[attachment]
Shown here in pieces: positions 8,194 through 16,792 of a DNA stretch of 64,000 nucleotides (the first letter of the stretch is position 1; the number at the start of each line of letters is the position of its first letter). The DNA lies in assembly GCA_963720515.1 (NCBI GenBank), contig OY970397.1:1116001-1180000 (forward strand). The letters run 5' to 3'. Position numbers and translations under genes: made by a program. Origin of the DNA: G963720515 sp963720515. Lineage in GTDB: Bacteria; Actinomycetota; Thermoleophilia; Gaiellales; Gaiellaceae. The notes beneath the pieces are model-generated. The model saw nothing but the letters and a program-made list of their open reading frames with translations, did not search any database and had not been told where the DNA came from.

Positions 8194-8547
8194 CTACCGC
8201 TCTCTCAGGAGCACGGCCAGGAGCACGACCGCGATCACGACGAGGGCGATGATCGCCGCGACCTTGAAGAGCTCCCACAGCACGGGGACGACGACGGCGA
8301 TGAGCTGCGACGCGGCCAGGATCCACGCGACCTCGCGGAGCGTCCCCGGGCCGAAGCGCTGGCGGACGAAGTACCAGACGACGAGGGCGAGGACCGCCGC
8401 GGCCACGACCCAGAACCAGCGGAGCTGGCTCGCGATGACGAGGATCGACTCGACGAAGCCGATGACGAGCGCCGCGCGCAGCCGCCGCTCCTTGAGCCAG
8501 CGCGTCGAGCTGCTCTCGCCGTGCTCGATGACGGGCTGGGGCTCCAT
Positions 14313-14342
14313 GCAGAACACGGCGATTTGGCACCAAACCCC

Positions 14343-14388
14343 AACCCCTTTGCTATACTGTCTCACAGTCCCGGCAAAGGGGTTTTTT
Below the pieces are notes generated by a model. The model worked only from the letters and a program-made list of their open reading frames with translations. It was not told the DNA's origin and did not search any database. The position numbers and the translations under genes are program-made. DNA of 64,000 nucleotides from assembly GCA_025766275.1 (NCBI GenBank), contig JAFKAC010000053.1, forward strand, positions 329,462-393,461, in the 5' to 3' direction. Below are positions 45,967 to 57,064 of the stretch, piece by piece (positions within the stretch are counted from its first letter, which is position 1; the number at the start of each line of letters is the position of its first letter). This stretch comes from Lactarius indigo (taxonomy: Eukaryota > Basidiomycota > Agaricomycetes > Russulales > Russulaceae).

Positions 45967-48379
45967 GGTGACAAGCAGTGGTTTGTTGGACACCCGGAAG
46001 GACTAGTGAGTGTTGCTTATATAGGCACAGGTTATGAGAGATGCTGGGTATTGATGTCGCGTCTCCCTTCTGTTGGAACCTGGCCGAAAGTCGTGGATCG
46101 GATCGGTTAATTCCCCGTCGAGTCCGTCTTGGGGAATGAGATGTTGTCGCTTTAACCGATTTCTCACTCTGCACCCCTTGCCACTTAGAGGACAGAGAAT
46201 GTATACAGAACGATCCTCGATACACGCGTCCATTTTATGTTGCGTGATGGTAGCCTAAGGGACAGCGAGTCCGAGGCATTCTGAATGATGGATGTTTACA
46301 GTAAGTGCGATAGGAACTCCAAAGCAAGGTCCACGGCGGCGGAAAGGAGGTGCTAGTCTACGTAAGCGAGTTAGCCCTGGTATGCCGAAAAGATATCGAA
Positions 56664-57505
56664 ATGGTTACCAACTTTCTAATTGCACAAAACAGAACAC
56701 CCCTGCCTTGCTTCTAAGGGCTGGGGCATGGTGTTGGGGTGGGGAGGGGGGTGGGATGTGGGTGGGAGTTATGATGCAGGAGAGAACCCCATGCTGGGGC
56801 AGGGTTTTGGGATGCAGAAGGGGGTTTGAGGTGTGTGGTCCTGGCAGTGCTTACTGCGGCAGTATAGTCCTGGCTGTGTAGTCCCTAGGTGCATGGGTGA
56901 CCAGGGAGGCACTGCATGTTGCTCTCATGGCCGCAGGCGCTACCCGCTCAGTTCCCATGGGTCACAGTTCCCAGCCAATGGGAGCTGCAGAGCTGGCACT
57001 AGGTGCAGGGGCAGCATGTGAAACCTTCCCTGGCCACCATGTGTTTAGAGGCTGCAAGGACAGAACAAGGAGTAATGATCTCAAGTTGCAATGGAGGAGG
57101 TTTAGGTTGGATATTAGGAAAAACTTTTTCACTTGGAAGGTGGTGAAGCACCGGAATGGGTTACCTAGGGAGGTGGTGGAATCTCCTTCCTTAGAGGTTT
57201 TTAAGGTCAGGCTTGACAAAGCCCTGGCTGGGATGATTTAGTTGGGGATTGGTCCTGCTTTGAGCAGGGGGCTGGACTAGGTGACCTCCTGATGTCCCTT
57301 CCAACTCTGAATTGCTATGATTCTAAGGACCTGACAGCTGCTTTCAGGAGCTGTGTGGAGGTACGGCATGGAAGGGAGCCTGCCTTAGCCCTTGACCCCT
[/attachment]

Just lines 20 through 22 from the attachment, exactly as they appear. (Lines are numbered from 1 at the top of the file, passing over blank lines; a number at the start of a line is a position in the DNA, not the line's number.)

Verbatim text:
56664 ATGGTTACCAACTTTCTAATTGCACAAAACAGAACAC
56701 CCCTGCCTTGCTTCTAAGGGCTGGGGCATGGTGTTGGGGTGGGGAGGGGGGTGGGATGTGGGTGGGAGTTATGATGCAGGAGAGAACCCCATGCTGGGGC
56801 AGGGTTTTGGGATGCAGAAGGGGGTTTGAGGTGTGTGGTCCTGGCAGTGCTTACTGCGGCAGTATAGTCCTGGCTGTGTAGTCCCTAGGTGCATGGGTGA